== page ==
The cosmetic items added allow Link to dress up as series favorite Tingle or don the iconic Majora’s Mask. Some of these wearable items have special abilities with the aforementioned mask allowing Link to befriend his regular enemies, setting up the perfect selfie as they look on bewildered by the whole experience. The outfits, although looking great sadly lack the real protection you need later in the game. Upon launch, the DLC granted players a Nintendo Switch T-shirt for our hero and although it looked amusing, the defensive stats were shockingly low and this same issue plagues the new items introduced. Another missed opportunity is the hunt for these exotic items as they involve you speaking to a specific NPC who delivers a boring, decipherable riddle. A fetch quest becomes old fast and these items could have been the rewards for much more imaginative quests.
As I mentioned earlier, Breath of the Wild is a gaming masterpiece so when Nintendo stated that the biggest new addition to The Master Trials was combat, I stupidly questioned their direction. Saying combat is the weakest part of Zelda: Breath of the Wild is like saying Lionel Messi has a weak right foot, you are being overly critical. The only more controversial DLC would have been an endless rainstorm in Hyrule and as an Englishman who is more than accustomed to rain, this would still have infuriated me. Thankfully Nintendo ignored my insignificant knowledge of game development and they developed The Master Trials.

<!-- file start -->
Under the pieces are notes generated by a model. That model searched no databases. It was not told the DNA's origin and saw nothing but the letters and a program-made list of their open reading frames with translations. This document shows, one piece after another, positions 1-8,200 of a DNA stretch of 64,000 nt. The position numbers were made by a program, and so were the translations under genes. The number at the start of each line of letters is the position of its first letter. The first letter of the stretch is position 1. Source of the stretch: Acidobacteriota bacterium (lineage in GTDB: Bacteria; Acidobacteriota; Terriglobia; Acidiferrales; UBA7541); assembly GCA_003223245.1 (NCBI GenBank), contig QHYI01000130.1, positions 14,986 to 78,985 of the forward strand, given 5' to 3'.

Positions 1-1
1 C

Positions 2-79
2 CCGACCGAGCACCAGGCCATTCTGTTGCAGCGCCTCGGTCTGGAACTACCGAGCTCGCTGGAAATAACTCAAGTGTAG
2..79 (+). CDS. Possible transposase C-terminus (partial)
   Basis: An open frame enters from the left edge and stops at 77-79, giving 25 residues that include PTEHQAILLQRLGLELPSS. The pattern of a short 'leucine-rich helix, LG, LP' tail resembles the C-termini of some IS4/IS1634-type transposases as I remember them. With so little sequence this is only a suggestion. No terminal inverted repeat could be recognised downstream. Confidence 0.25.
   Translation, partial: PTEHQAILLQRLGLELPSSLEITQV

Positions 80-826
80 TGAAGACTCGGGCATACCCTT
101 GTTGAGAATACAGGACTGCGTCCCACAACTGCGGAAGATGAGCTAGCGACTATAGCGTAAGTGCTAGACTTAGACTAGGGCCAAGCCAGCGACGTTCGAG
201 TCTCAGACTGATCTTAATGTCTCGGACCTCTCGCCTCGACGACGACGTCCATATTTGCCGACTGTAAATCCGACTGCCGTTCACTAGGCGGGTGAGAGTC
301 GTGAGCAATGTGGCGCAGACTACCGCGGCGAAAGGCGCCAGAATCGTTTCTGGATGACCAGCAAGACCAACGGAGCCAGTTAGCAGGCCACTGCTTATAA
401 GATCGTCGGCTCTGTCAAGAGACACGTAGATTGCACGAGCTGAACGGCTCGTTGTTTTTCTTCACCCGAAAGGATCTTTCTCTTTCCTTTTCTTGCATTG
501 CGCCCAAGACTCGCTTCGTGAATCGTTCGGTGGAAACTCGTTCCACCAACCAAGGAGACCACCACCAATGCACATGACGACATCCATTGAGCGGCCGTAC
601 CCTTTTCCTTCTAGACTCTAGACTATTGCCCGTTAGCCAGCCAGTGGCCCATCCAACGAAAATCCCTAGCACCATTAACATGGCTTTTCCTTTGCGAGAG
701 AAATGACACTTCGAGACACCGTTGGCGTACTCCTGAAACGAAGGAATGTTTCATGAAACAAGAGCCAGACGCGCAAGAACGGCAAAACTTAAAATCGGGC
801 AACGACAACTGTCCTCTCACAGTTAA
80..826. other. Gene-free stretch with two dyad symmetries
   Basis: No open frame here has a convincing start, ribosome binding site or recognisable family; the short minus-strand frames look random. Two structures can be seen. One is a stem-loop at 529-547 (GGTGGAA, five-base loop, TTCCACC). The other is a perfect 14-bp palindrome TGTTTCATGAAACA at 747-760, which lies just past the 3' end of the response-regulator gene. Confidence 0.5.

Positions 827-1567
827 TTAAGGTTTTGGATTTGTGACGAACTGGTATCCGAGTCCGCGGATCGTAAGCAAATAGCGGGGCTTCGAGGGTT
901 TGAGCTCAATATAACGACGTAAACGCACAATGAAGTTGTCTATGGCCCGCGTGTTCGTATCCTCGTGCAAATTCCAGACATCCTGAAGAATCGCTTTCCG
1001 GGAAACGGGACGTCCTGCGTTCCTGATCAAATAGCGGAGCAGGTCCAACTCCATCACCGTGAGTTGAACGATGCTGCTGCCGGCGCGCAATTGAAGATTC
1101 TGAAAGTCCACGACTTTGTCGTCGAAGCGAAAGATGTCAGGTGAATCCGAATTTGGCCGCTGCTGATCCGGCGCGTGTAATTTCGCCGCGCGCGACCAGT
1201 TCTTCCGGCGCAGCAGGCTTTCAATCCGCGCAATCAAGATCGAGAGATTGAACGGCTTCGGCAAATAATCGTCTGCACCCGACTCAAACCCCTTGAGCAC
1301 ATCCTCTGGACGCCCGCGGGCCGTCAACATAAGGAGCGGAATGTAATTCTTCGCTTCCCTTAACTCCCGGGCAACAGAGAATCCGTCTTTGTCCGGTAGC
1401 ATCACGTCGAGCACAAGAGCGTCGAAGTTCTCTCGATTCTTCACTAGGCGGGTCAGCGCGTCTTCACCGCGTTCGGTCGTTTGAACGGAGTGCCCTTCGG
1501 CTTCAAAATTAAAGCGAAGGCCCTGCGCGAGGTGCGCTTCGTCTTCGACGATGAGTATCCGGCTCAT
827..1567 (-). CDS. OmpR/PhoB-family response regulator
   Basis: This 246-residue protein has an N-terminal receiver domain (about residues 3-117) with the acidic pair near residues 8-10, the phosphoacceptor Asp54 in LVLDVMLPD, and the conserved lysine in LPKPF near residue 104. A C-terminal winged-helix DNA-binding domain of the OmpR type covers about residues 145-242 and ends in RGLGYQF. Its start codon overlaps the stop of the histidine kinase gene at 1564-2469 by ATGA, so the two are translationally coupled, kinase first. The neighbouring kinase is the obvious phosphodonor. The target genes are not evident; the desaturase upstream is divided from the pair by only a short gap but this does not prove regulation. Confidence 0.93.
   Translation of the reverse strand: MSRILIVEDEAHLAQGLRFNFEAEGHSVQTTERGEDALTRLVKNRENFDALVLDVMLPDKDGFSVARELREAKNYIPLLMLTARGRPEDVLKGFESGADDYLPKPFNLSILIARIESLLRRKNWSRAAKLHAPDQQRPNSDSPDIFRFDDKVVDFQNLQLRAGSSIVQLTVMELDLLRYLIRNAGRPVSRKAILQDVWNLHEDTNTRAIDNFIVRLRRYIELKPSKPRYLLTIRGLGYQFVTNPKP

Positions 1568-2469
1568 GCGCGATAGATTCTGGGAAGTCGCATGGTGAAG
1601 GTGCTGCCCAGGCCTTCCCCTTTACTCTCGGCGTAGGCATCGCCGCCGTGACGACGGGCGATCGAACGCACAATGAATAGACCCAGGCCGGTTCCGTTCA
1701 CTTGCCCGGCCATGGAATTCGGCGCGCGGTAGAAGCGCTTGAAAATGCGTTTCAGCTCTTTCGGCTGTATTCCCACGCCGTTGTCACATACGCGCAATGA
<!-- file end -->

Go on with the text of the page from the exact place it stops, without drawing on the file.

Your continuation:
The Master Sword is perhaps your greatest ally in Breath of the Wild and essential when facing the tougher bosses. Attaining the sword is a challenge in itself and it can feel like an eternity when the sword’s power is depleted and you cannot wield Link’s Excalibur for twenty minutes. The Trials of the Sword alleviates this hindrance by boosting the power to a formidable 60 attack points and removing the time restricting setback. Achieving this is no easy task, however.
Eventide Island is one of the best side quests in Breath of the Wild and if you have not yet ventured to the island in the South-East of your map, you are missing out. The reception to this particular quest has evidently influenced this expansion with the same concept being utilized. Eventide Island stripped you of every thing, literally leaving Link in his underwear. With no weapons or armor, you must instead use you Sheikah slate abilities, scavenging skills and wit. As if this was not tough enough, there was no autosave meaning an hour of progress could be lost by the simplest mistake. All of these rules apply in Trials of the Sword.